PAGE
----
Grimoire of Zero – Mid Season Anime Review
Synopsis: When a half-beast mercenary teams up with a witch who is in search of a magical tome that can destroy the world, a grand adventure ensues. Despite his hatred of witches, he enters an agreement that she will make him human once she reaches her goal. (Official Anime Strike Synopsis)
Mid Season (6 Episodes) Review (Warning: Some Spoilers to Follow):
Tom: Let’s get this out of the way: Grimoire of Zero’s biggest weakness is its art. The series isn’t ugly, but it’s never a looker. Colors are a tad drab, art is lacking definition and detail at times, and it just doesn’t have the fluidity to be a stand out for the season when talking about animation. Serviceable is the best way to describe it.
Linny: When it comes to the story, Grimoire is a mix of drama, action and mystery set in a period where witch hunting is the flavour of the week. The story can feel a bit slow at times as our three wandering protagonists seem to be doing exactly that, mostly just stumbling around to new towns or villages and into new situations that don’t seem to get them much closer to their original goals. That’s not to say they’re a pain to watch as their numerous adventures are still entertaining. It’s just that the show might not move in a pace and manner that would appeal to those who prefer a compact plot.
Tom: Part of what’s making Grimoire of Zero perhaps feel so slow is this is a much more thorough adaptation compared to other Light Novel anime. Having taken a quick look at a fan translation for comparison, Grimoire of Zero is six episodes in and still smack dab in the middle of its very first volume. Most Light Novel anime move considerably faster, either concluding the adaptation for the first volume in episodes 5 or 6, or moving as fast as Akashic Records and condensing one volume into just 3 episodes. But the good news for Grimoire of Zero is that this gives a lot of time for the characters and world to breath, making everything feel so much more real and meaningful. This more in depth adaptation then greatly benefits big dramatic reveals and moments, like in episode six, making them feel so much more powerful.
Linny: Grimoire of Zero has a strong vein of comedy running throughout its otherwise more serious theme, which unfortunately doesn’t always have the smoothest transition. For example, there’s a big and serious showdown between Zero and another powerful magician which gets randomly put on hold because a bell tolls and they both realize its lunchtime. It’s not all bad news, as some of the comedic moments are funny, though some viewers might grimace (or delight) at the fact that there’s a meme reference dropped in the show (This could potentially have been done intentionally by English translators rather than the original Japanese script. Any Japanese speakers out there who can confirm the dialogue from the gif above?) Also, while the show doesn’t really offer much fan service, there are a few slightly perverted jokes in it, such as a shopkeeper who gets a bit too obsessed with Zero after seeing her strip to change, or Zero and Albus pretending to be the Mercenary’s sex slaves in order to hide their true identity during an inspection.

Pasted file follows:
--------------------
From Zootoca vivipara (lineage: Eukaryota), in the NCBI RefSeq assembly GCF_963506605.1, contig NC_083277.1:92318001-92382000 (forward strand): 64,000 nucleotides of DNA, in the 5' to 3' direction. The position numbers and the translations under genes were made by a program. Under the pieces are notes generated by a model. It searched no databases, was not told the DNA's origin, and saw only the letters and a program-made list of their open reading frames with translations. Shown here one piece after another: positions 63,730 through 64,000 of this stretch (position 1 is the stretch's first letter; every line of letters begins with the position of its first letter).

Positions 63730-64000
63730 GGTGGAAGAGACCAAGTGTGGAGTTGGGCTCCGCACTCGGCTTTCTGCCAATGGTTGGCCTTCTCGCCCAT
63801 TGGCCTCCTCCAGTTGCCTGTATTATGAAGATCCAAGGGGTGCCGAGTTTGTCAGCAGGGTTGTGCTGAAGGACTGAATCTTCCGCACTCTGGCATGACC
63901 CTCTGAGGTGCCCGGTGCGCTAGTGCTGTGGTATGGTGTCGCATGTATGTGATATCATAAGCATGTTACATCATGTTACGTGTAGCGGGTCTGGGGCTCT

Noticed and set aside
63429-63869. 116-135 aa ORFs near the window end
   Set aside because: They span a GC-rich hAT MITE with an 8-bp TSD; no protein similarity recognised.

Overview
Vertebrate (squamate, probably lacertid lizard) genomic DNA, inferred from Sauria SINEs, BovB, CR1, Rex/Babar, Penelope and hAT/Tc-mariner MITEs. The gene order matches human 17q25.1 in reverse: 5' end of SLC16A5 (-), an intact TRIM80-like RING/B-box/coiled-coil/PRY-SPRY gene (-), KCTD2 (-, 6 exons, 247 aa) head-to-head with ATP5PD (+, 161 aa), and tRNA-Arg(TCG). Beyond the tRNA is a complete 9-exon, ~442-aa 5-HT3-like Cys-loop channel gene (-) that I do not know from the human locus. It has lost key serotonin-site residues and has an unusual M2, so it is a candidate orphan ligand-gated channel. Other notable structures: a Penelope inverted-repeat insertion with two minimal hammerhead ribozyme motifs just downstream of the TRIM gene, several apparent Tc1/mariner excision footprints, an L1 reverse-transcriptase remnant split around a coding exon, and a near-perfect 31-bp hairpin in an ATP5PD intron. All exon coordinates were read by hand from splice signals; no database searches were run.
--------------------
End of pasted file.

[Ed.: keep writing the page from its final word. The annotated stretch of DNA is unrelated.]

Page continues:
Tom: The Mercenary and Zero are great together, fostering a fun and engaging dynamic. The two characters feel deep, with multifaceted personalities that keep their relationship interesting. The show is also squarely focused on these two, often making sure events occurring are tied closely to them, their experiences, and offer meaningful character exploration and development. They are the stars of the show and the greatest reason to watch.
Linny: The Mercenary is most likely the character that most viewers will latch on to as his tragic backstory and heart of gold make him most likeable though Zero herself might just as easily appeal to you with her being the super talented, somewhat vain and extremely eccentric prodigy. Albus is the least interesting of the three as he seems a bit like your generic starry eyed young one who’s about to get several ugly and harsh truths revealed to him.
Tom: Albus is indeed a less interesting, less engaging character, but with recent developments it feels like he’s destined for a larger plot, especially after, as Linny said, he’s forced to confront darker truths. His character also helps us to learn about some of the greater injustice plaguing Grimoire of Zero’s world.
Linny: If you like shows that take their time exploring characters and setting up its story, and you don’t mind bland animation, Grimoire of Zero deserves a spot on your watch list. While it may not exactly be mind blowing per say, its story and characters keep you engaged, invested and happy to be along for the ride. Its supernatural notes keep things mysterious and exciting and while its comedy could do with a bit more polishing, it works more often than not. If you’ve been looking for a light novel adaptation that thoroughly adapts its source material, Grimoire of Zero may be one of the first or few to do it at such a pace.
Tom: Grimoire of Zero’s animation isn’t exactly the best we’ve seen, but it’s unimpressive nature is outshined and made up for with an engaging duo of leads, a gripping world, all brought to life by a deeper, more in depth adaptation than Light Novels normally get. While it will end up a shame if Grimoire of Zero never gets additional seasons, as few Light Novels tend to get, what’s here sucks me into its grim world and makes me eager to at least hear that there’ll be an official light novel translation announcement around the corner.
Grimoire of Zero is available for streaming via Amazon’s Anime Strike Channel